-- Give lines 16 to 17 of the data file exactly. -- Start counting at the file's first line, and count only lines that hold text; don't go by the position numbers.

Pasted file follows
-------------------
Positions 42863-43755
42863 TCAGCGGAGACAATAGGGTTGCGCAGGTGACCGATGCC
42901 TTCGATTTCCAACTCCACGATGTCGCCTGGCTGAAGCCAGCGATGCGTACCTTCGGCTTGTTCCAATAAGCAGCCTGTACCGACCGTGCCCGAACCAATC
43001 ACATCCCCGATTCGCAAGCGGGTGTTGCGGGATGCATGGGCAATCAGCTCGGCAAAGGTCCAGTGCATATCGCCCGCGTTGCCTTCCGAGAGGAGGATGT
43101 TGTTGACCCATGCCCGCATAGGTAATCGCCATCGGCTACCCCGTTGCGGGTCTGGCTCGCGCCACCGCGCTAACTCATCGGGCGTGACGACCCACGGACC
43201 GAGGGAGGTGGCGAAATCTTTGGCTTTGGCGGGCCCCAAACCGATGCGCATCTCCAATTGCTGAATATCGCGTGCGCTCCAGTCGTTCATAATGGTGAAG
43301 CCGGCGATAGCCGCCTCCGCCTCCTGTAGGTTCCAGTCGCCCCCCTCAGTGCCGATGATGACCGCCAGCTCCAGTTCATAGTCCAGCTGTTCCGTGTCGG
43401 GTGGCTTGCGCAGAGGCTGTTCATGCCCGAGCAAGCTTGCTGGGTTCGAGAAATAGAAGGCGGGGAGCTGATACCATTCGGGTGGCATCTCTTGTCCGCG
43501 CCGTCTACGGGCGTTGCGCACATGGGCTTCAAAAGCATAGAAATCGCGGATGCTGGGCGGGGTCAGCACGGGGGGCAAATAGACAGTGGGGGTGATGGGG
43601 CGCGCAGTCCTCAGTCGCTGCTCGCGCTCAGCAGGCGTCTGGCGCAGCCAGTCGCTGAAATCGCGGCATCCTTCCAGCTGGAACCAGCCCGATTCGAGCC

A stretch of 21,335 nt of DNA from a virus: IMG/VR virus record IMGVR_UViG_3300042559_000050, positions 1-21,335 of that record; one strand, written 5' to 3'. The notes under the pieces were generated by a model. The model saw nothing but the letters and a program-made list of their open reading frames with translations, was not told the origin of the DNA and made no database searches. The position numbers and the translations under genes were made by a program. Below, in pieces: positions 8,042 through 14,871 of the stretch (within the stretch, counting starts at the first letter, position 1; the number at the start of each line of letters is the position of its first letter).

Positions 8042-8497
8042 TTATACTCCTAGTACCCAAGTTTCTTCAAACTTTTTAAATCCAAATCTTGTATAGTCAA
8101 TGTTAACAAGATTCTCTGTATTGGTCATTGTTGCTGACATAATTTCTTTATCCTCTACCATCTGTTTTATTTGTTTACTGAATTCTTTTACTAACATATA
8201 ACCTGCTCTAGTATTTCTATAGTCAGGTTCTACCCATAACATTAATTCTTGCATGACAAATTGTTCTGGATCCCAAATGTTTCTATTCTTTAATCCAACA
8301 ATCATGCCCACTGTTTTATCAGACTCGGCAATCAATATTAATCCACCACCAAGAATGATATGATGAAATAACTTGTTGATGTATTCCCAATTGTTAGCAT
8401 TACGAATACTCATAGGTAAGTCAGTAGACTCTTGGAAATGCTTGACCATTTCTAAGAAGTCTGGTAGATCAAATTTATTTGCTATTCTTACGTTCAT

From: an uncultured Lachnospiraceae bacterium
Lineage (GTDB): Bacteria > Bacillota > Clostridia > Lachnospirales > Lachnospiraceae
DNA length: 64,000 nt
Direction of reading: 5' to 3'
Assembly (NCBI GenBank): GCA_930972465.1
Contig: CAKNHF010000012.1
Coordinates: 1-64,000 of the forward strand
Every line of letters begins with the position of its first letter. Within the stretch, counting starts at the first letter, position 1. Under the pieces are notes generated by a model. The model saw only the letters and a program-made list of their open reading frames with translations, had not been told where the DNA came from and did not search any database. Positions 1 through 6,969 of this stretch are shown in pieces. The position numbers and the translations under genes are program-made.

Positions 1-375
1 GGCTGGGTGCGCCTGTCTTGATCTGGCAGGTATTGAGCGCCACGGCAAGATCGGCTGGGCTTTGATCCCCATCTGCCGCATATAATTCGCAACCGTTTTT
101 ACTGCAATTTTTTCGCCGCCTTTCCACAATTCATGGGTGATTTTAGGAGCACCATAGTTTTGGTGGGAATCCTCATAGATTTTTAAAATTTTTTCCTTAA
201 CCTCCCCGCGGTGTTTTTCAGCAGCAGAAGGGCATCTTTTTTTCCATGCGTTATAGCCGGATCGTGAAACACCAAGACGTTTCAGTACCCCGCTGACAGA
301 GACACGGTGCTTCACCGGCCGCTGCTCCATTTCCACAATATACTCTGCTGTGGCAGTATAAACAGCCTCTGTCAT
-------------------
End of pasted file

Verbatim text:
8301 ATCATGCCCACTGTTTTATCAGACTCGGCAATCAATATTAATCCACCACCAAGAATGATATGATGAAATAACTTGTTGATGTATTCCCAATTGTTAGCAT
8401 TACGAATACTCATAGGTAAGTCAGTAGACTCTTGGAAATGCTTGACCATTTCTAAGAAGTCTGGTAGATCAAATTTATTTGCTATTCTTACGTTCAT